Thursday, May 19, 2005

Beyond Vengeance

Watched The Interpreter. The usual movie with an unusual message... that of forgiveness. It does not make the common mistake of equating forgiveness to cowardice. It is a delightful thriller and then there is the superb Nicole Kidman, who keeps getting better with every movie and in this one manages to look her most vulnerable but yet essaying some hidden, inner strength. After her brilliant performance in 'The Hours' I can go watch a Kidman movie on the strength of that name. But then in 'The Hours' all actors performed their best. The movie is quite extraordinary, and we will save it for later. For now getting back to The Interpreter... am not reviewing it here.

Just wanted to blog about this dialogue in the movie, which caught my attention. Sylvia's (Kidman) parents and sister were killed in a landmine in Matobo, a war torn country in Africa, ruled by a dictator and a country she calls home. Later when working as a UN interpreter she overhears a whispered conversation which reveals a plot to kill this dictator when he arrives at the UN headquarters to deliver a diplomatic speech. She reports this conversation but ironically finds herself a suspect due to her tragic past for which it is assumed she blames the evil dictator. When Sean Penn alludes to his suspicion of her, she tells him about this tribal tradition, native to Matobo. When a man is killed his murderer is thrown in the river, bound head to toe so that he cannot swim to safety and save himself. And then the victim's family has a choice... they can choose to let the murderer drown and in this way justice shall be done. But in Matobo, they believe that after this the family will grieve forever. If they choose to jump in and save the drowning man, they would have accepted that life is unjust and once they do this their mourning will be over. Then she says... 'Vengeance is a lazy form of grief'

And that got me thinking... Isn't it so true? And if it is true then the world around us is so lazy. People wreak vengeance as a form of grieving, hoping that revenge will be the nostrum for their grief. Though revenge can never be a balm. It only serves to aggravate.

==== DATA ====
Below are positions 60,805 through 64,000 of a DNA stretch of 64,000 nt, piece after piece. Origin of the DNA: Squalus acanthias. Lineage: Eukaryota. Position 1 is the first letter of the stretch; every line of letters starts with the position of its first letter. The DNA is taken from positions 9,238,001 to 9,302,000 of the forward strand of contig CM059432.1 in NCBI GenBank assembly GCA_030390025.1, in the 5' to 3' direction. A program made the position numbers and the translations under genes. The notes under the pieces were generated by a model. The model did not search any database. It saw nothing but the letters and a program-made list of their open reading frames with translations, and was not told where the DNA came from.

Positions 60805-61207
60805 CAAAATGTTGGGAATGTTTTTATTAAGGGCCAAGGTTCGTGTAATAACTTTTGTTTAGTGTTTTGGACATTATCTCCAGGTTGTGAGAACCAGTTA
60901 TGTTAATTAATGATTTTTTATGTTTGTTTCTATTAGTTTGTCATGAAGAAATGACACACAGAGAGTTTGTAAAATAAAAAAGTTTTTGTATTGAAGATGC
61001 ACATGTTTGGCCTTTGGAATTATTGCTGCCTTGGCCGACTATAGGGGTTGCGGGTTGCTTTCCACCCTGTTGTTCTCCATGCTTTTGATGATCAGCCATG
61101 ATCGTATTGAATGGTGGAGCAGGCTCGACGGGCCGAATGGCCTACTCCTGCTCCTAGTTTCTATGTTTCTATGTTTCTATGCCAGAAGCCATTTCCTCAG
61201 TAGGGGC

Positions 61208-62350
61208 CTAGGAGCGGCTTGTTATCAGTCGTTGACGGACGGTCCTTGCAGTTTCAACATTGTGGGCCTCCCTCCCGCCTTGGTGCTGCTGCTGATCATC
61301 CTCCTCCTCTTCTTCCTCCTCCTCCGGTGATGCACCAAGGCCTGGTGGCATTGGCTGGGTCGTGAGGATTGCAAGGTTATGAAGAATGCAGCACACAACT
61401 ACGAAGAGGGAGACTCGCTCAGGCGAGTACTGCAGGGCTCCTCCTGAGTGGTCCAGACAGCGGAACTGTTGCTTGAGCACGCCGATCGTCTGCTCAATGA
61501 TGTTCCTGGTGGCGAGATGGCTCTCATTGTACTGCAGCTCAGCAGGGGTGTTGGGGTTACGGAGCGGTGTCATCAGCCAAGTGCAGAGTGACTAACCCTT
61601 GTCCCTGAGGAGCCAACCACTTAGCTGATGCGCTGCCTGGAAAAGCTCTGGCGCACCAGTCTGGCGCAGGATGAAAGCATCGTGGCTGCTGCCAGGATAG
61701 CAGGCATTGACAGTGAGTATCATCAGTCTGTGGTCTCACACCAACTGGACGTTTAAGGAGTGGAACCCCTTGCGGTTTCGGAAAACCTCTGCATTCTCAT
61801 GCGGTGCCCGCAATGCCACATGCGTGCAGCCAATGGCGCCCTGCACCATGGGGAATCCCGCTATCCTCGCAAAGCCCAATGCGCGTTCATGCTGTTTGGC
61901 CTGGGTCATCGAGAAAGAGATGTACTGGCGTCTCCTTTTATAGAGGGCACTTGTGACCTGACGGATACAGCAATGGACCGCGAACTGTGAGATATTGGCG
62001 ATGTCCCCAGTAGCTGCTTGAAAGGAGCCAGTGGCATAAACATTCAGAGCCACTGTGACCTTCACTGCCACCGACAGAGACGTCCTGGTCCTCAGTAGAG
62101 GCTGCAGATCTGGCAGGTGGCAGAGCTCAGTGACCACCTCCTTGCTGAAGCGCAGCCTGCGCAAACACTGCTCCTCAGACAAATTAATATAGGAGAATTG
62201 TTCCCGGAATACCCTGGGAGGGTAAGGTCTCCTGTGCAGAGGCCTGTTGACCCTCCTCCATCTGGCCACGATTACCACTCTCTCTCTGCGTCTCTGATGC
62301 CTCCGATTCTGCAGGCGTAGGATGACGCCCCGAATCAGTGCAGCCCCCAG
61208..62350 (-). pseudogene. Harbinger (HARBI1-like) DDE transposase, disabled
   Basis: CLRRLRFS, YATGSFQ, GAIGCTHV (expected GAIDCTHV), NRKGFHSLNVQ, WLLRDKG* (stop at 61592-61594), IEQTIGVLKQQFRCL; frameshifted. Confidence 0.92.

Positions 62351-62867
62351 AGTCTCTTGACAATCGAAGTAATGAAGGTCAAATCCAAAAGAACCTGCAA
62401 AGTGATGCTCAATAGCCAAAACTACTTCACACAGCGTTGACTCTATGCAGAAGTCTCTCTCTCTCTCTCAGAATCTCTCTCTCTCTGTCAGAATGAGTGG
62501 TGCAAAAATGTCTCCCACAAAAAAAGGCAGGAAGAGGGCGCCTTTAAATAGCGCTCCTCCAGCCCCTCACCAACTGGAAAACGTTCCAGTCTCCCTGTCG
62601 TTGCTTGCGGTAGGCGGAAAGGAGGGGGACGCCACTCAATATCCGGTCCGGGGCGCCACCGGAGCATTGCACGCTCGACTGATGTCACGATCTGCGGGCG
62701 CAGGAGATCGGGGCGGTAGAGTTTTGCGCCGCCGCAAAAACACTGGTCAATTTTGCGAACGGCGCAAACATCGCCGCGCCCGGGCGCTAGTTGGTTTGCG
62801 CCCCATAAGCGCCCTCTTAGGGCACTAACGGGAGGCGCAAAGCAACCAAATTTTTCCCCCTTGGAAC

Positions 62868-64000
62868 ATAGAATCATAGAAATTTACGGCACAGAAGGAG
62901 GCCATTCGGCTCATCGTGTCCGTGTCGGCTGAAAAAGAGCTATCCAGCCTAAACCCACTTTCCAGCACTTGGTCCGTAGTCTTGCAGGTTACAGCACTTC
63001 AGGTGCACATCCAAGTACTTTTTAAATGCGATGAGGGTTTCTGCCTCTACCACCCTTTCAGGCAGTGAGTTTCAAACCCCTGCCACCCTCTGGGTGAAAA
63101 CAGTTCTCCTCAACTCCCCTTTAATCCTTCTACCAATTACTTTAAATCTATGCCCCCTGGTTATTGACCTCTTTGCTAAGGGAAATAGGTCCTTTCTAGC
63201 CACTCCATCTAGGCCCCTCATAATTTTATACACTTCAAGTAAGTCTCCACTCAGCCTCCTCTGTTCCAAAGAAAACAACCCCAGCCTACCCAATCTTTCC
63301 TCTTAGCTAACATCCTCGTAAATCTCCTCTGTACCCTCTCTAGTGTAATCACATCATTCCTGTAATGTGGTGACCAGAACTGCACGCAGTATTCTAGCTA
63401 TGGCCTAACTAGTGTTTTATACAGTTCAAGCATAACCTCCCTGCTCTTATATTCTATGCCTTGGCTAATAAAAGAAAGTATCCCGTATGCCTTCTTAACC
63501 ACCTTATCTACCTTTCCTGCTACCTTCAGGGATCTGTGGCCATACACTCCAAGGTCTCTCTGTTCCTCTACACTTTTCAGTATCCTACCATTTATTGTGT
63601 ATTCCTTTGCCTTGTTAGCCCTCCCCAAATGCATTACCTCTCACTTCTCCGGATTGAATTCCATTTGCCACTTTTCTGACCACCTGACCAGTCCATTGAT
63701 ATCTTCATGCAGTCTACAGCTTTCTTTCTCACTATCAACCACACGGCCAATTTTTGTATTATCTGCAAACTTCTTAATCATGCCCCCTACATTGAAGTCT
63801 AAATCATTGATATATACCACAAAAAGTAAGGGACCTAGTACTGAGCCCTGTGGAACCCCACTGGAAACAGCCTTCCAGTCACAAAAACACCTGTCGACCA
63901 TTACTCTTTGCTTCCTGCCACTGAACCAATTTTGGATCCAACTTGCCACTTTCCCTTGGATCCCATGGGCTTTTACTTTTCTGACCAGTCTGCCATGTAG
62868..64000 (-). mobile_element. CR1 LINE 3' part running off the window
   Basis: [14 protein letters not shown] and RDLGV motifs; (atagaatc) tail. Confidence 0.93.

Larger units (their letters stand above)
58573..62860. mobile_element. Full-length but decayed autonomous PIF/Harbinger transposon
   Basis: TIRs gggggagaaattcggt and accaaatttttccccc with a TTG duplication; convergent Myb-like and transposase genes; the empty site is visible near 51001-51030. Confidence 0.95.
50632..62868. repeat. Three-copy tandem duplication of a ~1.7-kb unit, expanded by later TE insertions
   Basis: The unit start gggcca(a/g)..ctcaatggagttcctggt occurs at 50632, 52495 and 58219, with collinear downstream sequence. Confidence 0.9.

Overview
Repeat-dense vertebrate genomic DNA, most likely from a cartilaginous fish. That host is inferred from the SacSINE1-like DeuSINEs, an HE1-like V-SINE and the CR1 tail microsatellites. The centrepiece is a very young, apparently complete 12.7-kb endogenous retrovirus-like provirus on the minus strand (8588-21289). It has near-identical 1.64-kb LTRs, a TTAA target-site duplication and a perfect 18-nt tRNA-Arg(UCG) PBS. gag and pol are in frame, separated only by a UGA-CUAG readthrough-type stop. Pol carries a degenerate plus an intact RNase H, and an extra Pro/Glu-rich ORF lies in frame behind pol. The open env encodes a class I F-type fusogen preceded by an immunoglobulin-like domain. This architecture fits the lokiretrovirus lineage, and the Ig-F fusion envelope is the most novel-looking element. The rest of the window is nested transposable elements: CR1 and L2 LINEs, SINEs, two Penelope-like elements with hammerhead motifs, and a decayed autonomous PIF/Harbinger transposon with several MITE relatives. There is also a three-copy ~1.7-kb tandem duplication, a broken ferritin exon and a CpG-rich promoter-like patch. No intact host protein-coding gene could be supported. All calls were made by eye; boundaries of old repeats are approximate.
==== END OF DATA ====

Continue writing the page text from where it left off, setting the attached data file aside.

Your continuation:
At the same time, we have to understand that forgiveness is not turning the left cheek towards the one who slapped your right. Am not a Gandhian, simply because it requires a different kind of person and a rare kind of wisdom to be able to understand Gandhian principles. But I do believe that at times forgiveness is the best reaction. And I don't believe this on the strength of some sublime, saintly ideals. I have my selfish reasons. I believe that a lot of stress that I carry around like an accumulating time bomb is because of my incapability to let go. I hold on to incidents and I stack up on rage. And eventually the dam bursts and overflows, upsetting me and my loved ones. Many are the times when I have regretted what I have said in the heat of the moment and wished I had bitten my tongue off before I uttered those words which have cut through the heart of someone who loves me. And many are the times I have bottled up my anger for days on end, only to have the bottle burst and destroy or badly damage priceless relationships. Finally, stress has been found to be the root cause of many an illness, both physical as well as emotional and mental.

Simply not worth it! And all it takes to escape this terrible monster is one extraordinary word... forgiveness. Indeed we are all lazy. Because, initially, it takes a lot of effort to be able to forgive. It takes superhuman strength and one goes through a lot of mental agony before he/she can learn to be forgiving. Most of us are unwilling to do the hard work it takes. We instead prefer the easy way out and hence seek revenge. Yet forgiveness is such a simple thing once mastered though so difficult to bring oneself to commit to. All one has to do is to open the clenched fist and let go. And yet don't we all hold on and bottle up, until one day, we can take it no longer?